Related BPM-Mobile Post on ebizQ
- April 10, 2012
- 0 Comments
The BPM-Mobile discussion migrated over to ebizQ, with the question:
As Keith Swenson writes on Dion Hinchcliffe’s recent keynote at AIIM2012, “The shift to mobile computing is the most dramatic technology transition in history. Ever.” So how do you think mobile will continue to impact BPM?
I thought I’d share my comments here as well as on the forum:
- Mobile BPM user design (UI/UX) requires radical improvement.
- Process designs need to take into account location, geofencing, and other innate capabilities of mobile phones. Currently most processes never assume we know where someone is, physically. Nor that this person can relocate themselves while participating in the process.
- BPM practitioners need to stay up to date with mobile tech
- BPM needs to bring the process context to mobile. Don’t just notify me of everything. Know WHEN to notify me, and why, within this process that you’re notifying me. (All the platforms do notifications, but who cares – what matters is getting the right information at the right time in order to enable you to manage your process).
- There may be a new BPM entrant that is mobile-first. Think about instagram vs. facebook – which exposed that facebook’s mobile strategy was pretty poor (HTML only, pretty bad response rate, etc.).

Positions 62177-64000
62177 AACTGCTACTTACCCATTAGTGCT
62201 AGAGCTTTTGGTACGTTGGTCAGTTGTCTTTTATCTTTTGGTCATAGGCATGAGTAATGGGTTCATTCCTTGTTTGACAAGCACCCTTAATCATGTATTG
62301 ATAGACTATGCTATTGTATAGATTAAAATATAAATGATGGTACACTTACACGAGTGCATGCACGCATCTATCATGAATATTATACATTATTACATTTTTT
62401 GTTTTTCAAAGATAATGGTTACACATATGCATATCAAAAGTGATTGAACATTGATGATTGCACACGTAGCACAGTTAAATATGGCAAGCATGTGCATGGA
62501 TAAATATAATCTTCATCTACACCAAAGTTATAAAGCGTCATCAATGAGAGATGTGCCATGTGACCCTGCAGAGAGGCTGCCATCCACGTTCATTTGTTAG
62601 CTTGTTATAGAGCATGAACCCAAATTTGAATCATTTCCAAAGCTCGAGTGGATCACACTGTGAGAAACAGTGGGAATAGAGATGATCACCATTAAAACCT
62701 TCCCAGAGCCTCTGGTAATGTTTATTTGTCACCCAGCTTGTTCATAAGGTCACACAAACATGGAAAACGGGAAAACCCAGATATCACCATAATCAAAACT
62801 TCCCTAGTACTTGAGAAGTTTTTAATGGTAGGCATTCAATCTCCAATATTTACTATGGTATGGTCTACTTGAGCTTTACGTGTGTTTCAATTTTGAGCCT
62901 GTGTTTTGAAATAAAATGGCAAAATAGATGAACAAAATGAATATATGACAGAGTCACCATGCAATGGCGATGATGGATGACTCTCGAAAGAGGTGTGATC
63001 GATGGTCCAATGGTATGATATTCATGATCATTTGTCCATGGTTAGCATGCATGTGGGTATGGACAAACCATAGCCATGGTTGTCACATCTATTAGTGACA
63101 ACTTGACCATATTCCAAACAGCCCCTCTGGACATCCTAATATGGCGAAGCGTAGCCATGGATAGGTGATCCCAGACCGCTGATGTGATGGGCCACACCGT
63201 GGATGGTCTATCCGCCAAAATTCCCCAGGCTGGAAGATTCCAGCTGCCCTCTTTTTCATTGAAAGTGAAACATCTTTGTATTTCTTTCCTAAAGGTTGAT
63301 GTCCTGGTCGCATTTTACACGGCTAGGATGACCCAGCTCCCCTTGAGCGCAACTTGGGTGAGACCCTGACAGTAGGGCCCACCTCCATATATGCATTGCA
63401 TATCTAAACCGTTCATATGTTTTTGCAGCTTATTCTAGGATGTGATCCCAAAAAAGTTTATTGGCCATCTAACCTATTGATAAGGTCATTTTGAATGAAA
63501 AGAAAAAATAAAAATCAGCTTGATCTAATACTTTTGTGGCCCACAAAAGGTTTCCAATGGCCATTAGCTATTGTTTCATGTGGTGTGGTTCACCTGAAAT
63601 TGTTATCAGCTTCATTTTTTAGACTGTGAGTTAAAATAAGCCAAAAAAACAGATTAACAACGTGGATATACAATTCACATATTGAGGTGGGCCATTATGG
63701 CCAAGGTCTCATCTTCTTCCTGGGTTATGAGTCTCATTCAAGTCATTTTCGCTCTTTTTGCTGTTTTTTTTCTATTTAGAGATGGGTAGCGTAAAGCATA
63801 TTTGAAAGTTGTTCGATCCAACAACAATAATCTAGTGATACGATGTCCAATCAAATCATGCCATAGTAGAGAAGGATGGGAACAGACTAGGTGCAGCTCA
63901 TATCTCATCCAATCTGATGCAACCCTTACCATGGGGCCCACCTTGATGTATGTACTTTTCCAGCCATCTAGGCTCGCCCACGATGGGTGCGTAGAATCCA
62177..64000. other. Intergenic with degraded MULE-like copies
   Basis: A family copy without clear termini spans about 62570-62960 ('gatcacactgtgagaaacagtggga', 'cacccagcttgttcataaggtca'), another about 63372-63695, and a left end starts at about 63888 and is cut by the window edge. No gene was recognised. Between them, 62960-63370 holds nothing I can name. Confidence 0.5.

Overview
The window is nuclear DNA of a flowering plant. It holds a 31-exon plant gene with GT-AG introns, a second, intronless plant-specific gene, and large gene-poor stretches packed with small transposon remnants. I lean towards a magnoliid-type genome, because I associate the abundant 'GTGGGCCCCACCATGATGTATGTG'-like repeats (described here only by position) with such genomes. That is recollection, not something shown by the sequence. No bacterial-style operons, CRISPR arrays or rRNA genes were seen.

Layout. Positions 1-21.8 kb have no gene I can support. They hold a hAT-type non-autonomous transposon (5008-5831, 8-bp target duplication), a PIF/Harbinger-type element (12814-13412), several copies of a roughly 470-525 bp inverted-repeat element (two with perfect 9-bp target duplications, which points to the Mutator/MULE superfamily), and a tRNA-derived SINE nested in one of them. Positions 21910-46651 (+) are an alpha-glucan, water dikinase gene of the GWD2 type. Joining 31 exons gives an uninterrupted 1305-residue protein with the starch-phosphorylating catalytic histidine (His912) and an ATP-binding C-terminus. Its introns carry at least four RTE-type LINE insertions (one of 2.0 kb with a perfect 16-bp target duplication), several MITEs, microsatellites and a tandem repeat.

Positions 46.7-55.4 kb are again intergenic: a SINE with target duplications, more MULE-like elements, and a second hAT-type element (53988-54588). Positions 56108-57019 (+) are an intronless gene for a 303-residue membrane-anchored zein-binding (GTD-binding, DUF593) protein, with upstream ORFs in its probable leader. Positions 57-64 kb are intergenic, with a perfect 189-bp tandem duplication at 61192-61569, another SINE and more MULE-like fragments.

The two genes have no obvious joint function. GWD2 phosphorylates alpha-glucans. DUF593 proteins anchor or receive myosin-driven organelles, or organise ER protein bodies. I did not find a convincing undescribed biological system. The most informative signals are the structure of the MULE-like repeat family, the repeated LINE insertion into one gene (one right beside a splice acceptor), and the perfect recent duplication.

- Instagram’s slick native app ran circles around it.
- New enterprise applications will be built with mobile processes and BPM capabilities (to an extent) baked in.
- Existing BPM vendors will add mobile capabilities and tooling (by building or acquiring)
- The net result is that all of these players will be putting pressure on each other.
BYOD (Bring Your Own Device) is quickly turning to “give me an iPhone” or “give me an iPad”… I’d predict a lot of the enterprise applications will standardize more often on iOS because it is the de facto standard for tablets. Hardly anyone complains when their company gives them an iPhone to use (at our company, always a BYOD place of work, only 2 people have elected non-iPhone… )
By providing consistent target platform for application developers it lowers development costs – while allowing for a richer user-interface experience (same screen dimensions, resolution, operating system, coding frameworks, etc.)